UT expands switchgrass incentive program

By Lisa Gibson | June 03, 2009
Report posted June 25, 2009, at 9:48 a.m. CST

Thirty-eight eastern Tennessee farmers, up 26 from last year, will plant 1,901 acres of switchgrass during the second season of the University of Tennessee's switchgrass farmer incentive program.

The switchgrass will be used to produce cellulosic ethanol at the state's first demonstration-scale biorefinery in Vonore, Tenn., which is expected to be operational late this year. UT partnered with DuPont-Danisco Cellulosic Ethanol LLC for the pilot plant.

Twelve of the 38 farmers participated last year and have added extra acreage this growing season. The switchgrass acreage will be spread out over nine counties. Farmers are paid $450 per acre to plant on their own land, according to Ann Ryan, UT Office of Bioenergy Programs. UT provides the seed and university extension agents help with the planting. The farmers then assume full responsibility for their crops, including harvesting and baling.

Jerry Barr planted 16 acres last year and added another 16 acres this year, all in Monroe County near Madisonville, Tenn. "We decided if the plant was going to be in our county, we needed to support it," he said. "I just thought it was a good opportunity to divert some risk. We have a unique opportunity to be in on the ground floor of this, so why not take advantage of it." Barr doesn't plant any food crops on his land and says he might expand his switchgrass acreage again if the opportunity arises.

Genera Energy LLC, a company UT formed to operate the biorefinery, has hired private contractors to pick up the baled switchgrass using flat bed trailers, and store it. The crops are stored in a facility within three-fourths of a mile from the biorefinery, according to Sam Jackson, research assistant professor at UT and vice president of feedstock operations for Genera. Last year's crop is currently in storage awaiting the completion of the plant. The next harvest is slated for late October or early November.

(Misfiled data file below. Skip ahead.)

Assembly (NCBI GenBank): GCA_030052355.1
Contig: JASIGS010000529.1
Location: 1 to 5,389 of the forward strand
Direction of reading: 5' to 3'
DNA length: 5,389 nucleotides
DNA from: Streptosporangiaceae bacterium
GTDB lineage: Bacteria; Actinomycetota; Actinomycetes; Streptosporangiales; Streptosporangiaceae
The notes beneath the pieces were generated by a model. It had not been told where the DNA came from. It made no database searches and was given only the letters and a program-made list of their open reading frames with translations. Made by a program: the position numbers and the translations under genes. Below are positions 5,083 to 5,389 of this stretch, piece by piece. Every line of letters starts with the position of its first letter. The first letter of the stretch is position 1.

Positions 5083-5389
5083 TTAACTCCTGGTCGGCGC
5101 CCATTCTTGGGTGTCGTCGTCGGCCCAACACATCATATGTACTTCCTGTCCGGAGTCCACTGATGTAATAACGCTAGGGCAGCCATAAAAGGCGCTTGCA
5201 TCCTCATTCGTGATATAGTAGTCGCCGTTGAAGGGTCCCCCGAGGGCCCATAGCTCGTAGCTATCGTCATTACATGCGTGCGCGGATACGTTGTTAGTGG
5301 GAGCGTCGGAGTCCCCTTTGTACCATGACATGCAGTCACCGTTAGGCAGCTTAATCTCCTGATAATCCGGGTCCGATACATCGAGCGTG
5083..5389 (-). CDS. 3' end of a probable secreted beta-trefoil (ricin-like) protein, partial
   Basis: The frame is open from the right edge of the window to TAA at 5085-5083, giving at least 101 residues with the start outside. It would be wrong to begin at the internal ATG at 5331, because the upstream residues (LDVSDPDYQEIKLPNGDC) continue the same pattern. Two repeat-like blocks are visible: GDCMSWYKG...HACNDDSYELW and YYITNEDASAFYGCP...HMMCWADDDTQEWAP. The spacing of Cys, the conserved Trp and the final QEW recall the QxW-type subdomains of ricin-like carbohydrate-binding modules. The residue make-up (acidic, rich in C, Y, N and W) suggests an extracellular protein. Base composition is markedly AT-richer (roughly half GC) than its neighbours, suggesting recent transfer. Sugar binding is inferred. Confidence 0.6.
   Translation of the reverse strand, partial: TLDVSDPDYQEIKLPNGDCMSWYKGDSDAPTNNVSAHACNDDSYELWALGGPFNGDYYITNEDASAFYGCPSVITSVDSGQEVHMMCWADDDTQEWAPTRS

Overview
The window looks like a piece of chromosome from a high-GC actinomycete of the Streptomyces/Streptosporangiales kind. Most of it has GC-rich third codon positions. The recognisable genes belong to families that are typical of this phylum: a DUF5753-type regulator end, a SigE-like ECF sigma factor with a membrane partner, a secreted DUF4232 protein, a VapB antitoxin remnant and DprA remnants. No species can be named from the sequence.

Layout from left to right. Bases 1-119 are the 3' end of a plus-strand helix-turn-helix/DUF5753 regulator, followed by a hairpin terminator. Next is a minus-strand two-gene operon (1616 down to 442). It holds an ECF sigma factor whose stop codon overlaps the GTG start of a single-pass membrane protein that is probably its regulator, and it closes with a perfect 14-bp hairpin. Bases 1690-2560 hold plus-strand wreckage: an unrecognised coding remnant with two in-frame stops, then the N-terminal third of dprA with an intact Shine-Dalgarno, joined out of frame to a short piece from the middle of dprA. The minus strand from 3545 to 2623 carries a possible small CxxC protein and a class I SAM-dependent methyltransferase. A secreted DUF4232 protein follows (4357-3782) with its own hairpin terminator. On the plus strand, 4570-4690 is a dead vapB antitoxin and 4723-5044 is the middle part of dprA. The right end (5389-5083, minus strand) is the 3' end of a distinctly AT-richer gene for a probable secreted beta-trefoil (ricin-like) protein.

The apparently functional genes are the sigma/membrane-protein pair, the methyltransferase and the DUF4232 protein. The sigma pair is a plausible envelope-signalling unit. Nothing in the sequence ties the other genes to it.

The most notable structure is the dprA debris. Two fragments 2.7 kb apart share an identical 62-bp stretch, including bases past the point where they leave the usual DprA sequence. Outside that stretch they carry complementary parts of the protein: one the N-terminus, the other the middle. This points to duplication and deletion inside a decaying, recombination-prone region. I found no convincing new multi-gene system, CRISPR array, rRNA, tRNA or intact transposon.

Jerry Armstrong planted 78 acres of switchgrass last year and added another 65 acres this year. He farms a total of 1,000 acres of cropland near Athens, Tenn., where is also grows soybeans, corn and wheat. He says growing the energy crop requires the same routine as food crops. "I want the project to work and I have the land," he said. "It also provides cover for wildlife, which I'm interested in watching." The crop attracts small game such as quail and rabbits, he said.

As of May 1, more than 1,100 acres of seed had been planted on 19 farms, according to the Bioenergy Office. In the first two years of UT's program, a total of about 2,600 acres have been enrolled. Last year proved successful and this year's expansion will be beneficial, Jackson said. UT expects to expand again for 2010, possibly adding up to 3,000 more acres.